Hi Donald, thank you for reading. I agree, more money will always equal more privilege.
My point is that being privileged does not equate being racist. And I think that’s why a lot of white people balk at being “accused” of having privilege. But also that not recognizing privileges you do have because your family also has a legacy of poverty oversimplifies the complexity of systemic privilege. Even Depression-era descendants of poor Catholics, like my family, still benefit from the privileges I list. I’m not scared all the time. No one assumes I’m a criminal or a drug addict or a number of other stereotypes minorities have to spend their private lives dispelling. I’m not disrespected by law enforcement or waitresses or store clerks. I’m not expected to offer nuanced insight into school shooters just because I am also white. But learning that these are the normal experiences of other people compels us to be compassionate about the past and the present while also committing to making the future better.
Half my family came from Ireland around that time too :) Which is kind of my point about the legacy of privilege. Despite the fact that they were far closer to destitute than privileged the system of privilege means that, even impoverished, white people were not enslaved, interned or relegated to reservations with no resources. Even though the “pink-backs” were doing the grueling, dangerous and underpaid labor of building the railroads with the Chinese they still weren’t considered the physical property other human beings owned.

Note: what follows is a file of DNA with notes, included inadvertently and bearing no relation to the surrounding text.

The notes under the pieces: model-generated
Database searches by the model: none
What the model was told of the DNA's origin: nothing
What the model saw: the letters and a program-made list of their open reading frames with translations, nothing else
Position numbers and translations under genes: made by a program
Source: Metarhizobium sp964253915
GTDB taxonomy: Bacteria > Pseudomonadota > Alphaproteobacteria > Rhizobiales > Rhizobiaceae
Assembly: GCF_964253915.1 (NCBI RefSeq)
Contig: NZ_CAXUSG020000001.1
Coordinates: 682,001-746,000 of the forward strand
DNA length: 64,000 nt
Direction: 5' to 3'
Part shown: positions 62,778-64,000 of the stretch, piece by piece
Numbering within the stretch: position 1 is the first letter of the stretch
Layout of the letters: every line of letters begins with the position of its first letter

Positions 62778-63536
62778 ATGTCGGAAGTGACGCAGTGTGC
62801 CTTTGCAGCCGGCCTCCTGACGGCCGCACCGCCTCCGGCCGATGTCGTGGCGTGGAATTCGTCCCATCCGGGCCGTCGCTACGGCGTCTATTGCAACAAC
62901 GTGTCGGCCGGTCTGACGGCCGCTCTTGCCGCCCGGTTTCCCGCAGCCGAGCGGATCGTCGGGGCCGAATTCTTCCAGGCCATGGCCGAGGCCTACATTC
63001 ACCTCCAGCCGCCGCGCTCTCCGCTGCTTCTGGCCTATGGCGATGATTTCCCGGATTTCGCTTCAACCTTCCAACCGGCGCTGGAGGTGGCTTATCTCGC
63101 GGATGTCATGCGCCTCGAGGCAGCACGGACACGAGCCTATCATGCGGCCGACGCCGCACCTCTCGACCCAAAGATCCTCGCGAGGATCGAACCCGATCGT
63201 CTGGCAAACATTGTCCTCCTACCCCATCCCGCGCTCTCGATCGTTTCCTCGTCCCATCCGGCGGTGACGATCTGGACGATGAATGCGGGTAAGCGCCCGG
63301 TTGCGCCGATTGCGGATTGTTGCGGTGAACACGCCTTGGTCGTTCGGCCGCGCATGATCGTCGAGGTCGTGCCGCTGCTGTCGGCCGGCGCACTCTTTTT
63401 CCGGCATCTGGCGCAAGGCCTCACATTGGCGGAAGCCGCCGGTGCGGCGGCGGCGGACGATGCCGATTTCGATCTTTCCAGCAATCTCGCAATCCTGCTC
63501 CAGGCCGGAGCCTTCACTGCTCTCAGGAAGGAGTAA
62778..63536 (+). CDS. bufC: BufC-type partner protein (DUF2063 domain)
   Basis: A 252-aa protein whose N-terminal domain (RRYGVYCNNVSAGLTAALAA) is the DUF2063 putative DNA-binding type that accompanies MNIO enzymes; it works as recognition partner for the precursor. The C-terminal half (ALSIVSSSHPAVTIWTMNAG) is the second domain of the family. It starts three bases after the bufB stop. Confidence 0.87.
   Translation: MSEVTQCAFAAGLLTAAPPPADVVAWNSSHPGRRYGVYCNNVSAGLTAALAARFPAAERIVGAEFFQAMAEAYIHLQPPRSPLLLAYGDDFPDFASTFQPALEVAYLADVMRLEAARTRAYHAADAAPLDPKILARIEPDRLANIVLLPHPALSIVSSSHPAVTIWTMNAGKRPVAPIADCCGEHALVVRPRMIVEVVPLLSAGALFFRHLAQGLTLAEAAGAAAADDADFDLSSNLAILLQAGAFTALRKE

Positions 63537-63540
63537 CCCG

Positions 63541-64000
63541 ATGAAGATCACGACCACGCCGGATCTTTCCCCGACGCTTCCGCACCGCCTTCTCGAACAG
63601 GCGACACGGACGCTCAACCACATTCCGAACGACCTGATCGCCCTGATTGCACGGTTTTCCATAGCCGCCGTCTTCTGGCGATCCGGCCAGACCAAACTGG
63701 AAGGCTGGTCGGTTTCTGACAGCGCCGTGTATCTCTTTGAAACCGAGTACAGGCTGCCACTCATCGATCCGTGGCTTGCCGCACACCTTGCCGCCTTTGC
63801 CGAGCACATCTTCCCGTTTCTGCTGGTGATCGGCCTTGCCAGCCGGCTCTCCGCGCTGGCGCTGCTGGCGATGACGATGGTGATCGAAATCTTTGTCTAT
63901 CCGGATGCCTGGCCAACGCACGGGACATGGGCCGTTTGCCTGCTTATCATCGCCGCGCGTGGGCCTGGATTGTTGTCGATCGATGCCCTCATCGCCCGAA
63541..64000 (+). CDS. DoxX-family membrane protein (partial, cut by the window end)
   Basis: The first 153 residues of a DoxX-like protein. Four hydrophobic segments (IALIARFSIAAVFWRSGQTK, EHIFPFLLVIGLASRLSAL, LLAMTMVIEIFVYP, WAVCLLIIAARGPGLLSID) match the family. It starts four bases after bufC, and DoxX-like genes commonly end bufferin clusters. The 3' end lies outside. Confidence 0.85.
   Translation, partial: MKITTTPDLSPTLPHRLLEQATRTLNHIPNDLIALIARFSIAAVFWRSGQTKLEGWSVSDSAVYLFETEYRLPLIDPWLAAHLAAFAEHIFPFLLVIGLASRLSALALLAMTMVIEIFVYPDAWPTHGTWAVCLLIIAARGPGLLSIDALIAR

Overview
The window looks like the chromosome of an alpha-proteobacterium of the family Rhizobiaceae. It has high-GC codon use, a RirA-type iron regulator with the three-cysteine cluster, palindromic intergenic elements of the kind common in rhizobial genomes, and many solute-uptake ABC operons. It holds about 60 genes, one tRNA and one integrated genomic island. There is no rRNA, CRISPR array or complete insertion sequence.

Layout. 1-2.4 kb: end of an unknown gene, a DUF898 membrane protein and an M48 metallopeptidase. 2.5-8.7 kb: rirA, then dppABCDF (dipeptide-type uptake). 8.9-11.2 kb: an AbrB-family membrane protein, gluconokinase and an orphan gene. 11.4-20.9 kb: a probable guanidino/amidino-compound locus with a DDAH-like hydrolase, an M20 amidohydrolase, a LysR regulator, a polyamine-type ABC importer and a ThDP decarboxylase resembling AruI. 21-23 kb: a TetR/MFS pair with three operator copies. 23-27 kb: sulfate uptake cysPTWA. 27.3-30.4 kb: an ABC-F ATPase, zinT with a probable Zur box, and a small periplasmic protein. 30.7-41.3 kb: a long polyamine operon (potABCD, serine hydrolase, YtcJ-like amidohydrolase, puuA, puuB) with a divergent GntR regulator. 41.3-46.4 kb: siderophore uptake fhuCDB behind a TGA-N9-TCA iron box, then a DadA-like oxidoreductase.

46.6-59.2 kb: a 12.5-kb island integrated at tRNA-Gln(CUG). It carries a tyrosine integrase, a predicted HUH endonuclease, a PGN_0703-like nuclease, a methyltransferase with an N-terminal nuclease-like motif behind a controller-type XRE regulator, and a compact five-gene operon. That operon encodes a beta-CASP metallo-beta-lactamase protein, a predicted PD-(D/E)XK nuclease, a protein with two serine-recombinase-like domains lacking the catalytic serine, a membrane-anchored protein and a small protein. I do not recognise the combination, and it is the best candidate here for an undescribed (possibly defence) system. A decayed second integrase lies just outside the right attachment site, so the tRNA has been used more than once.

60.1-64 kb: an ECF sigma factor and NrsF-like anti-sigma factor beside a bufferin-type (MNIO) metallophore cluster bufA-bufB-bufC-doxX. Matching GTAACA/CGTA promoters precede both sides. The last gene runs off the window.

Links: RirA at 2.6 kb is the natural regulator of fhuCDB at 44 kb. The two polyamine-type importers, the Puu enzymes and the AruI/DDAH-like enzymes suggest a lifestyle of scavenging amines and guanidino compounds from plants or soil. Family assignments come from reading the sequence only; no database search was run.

The Irish in particular were able to establish themselves in this country, particularly in East Coast fire departments and police departments, despite being reviled “papists” in a very Protestant country and the prevalence of “No Irish Need Apply”. See also: How the Irish Became White by Noel Ignatiev.
Sometimes my point is as simple as, “Here’s a thing that I didn’t know about.” But hopefully learning what life is like for other people will make me more compassionate and more capable of helping.